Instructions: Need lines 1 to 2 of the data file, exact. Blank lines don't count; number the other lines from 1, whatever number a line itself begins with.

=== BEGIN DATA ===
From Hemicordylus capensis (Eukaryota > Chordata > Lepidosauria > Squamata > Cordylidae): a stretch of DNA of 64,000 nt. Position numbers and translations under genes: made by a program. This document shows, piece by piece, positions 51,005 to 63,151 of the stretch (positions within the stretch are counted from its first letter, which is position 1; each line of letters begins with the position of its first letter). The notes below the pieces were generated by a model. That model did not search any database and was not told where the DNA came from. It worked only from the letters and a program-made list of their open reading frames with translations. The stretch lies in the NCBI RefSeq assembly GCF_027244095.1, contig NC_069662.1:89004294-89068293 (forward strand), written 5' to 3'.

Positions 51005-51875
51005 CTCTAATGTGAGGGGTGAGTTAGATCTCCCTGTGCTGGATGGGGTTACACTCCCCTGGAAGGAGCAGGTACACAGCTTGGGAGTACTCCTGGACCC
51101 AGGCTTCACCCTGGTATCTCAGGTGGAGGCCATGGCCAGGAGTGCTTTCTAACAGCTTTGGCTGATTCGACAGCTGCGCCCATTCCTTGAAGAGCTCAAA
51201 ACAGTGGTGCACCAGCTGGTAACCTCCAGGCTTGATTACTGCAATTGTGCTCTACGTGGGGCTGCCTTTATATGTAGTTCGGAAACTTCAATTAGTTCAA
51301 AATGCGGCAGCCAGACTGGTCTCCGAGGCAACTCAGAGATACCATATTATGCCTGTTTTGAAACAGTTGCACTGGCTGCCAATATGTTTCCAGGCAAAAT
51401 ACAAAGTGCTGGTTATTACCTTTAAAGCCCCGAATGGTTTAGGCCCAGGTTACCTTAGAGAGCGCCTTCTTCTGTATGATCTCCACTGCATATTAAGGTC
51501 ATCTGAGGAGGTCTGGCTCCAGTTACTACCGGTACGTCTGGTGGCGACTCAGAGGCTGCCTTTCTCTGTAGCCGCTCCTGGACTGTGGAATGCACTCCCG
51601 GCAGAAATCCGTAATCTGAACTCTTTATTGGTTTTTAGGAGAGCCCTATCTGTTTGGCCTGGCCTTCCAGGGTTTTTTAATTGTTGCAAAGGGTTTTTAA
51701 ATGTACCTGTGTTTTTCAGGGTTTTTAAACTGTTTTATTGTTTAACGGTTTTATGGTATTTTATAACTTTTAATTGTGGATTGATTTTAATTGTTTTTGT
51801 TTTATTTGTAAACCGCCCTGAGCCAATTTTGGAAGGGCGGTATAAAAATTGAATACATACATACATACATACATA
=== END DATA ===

From Hemicordylus capensis (Eukaryota > Chordata > Lepidosauria > Squamata > Cordylidae): a stretch of DNA of 64,000 nt. Position numbers and translations under genes: made by a program. This document shows, piece by piece, positions 51,005 to 63,151 of the stretch (positions within the stretch are counted from its first letter, which is position 1; each line of letters begins with the position of its first letter). The notes below the pieces were generated by a model. That model did not search any database and was not told where the DNA came from. It worked only from the letters and a program-made list of their open reading frames with translations. The stretch lies in the NCBI RefSeq assembly GCF_027244095.1, contig NC_069662.1:89004294-89068293 (forward strand), written 5' to 3'.

Positions 51005-51875